What government ought to look like

    I’ve seen City Council members engage in petty sniping, flagrant self-dealing, even fistfights. But for the past two days I’ve watched them do what they’re supposed to : take a long, hard serious look at a plan to make our lives better.

    At issue is Council members Bill Green and Maria Quinones Sanchez’s proposal to make nearly a 180 degree turn in city business taxes, scrapping a 15 year-campaign to lower the tax on business receipts.

    They propose to quickly phase out the tax on business profits, and replace that revenue by nearly quadrupling the long-hated tax on gross receipts. The idea sounded a little wacky when Green first talked to me about it a year ago, but it turns out there are some really good reasons to take this approach, which I won’t go into here (for a five-minute explainer, go here).

    Instead, I want to commend these two for doing the right thing with a serious policy idea like this.

    They didn’t try and rush it into law last year. They took their time, did research, consulted policy experts and looked at other cities. They solicited input from  business leaders of many stripes, and worked closely with financial experts in Mayor Nutter’s administration.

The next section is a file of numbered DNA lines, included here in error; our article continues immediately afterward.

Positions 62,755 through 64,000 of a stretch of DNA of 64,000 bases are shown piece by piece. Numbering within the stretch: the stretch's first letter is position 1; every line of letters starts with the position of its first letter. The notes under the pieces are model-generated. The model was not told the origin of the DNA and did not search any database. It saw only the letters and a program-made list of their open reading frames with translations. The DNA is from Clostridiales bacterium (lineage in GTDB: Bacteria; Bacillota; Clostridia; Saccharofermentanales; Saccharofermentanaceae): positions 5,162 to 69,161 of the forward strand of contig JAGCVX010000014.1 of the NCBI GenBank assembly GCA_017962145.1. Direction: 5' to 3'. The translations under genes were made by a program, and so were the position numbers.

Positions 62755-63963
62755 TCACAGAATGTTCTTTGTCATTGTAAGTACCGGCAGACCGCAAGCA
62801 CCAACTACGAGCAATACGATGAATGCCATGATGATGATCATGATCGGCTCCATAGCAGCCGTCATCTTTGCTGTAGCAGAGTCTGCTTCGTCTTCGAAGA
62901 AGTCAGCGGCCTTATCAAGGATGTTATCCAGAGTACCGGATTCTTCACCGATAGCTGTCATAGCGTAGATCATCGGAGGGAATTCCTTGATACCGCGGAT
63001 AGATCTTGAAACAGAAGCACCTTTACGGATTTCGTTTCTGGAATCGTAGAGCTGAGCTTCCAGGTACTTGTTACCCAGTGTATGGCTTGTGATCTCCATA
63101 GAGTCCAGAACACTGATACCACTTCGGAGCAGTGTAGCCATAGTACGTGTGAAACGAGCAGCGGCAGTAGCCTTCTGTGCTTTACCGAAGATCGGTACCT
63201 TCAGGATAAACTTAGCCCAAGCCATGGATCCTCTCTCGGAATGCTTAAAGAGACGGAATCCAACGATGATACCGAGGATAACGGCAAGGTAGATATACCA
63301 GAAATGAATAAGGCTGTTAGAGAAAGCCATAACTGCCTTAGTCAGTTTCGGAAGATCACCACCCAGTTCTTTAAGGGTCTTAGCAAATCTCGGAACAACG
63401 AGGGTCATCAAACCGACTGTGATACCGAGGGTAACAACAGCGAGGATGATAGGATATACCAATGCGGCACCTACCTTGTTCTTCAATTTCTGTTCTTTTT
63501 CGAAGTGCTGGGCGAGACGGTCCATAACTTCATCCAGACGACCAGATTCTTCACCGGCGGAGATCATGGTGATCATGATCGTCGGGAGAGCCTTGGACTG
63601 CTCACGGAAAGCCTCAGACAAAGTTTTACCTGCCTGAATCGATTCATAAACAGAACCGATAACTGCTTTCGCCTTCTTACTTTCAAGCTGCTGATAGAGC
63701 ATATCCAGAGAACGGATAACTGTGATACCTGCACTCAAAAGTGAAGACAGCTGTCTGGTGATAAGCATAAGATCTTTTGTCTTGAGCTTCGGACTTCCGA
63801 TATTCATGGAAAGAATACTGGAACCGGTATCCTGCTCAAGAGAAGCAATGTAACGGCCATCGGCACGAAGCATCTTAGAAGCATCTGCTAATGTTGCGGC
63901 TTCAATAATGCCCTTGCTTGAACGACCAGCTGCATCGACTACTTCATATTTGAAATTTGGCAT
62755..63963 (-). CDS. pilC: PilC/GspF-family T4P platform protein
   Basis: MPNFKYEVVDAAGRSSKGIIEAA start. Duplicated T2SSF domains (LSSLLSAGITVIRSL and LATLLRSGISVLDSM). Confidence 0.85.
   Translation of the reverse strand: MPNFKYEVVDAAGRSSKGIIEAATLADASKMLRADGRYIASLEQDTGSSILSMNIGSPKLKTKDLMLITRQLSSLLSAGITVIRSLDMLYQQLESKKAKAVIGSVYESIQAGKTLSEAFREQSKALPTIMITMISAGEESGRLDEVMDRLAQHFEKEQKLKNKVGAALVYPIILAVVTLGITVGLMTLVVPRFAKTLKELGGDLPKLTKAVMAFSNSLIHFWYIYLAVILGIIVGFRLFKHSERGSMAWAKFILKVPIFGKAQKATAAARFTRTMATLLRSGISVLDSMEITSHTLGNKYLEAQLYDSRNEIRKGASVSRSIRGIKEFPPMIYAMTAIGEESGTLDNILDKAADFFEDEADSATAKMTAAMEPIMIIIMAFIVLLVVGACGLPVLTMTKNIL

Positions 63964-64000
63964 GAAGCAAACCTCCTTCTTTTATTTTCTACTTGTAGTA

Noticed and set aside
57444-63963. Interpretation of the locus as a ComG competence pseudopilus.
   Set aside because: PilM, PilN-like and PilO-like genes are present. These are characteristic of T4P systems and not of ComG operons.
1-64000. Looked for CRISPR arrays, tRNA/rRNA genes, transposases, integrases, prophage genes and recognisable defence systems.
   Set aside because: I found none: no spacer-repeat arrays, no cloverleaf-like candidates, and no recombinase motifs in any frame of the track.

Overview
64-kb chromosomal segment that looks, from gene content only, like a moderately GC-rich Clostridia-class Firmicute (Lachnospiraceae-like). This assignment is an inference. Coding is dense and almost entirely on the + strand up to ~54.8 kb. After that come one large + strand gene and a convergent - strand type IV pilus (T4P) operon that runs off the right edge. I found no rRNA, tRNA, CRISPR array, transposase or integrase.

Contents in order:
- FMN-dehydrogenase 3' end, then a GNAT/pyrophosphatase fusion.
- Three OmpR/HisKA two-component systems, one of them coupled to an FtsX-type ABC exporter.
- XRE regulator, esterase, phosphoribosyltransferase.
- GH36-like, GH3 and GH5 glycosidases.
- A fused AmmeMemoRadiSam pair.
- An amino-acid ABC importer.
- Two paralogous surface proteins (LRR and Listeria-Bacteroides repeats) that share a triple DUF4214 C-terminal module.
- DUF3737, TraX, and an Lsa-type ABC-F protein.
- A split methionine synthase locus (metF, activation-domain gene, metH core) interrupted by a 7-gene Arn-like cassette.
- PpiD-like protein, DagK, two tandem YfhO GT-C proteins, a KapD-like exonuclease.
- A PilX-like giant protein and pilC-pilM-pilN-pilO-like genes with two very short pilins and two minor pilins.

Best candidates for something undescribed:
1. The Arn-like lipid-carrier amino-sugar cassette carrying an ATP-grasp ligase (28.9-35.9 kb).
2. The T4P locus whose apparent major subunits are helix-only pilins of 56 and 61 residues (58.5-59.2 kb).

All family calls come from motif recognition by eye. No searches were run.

And they brought it up for public hearings at the right time: now, when Council members aren’t  distracted by the city budget process and can give it the attention it deserves.

    Political rivalries and hard feelings have no doubt affected the debate, but the discussion in Council was substantive and civil.

    It doesn’t look like the sponsors have the votes to get their bill approved now, and it may never happen. But they’ve raised important issues which will affect city tax policy in a positive way.

    And that’s what government ought to look like.

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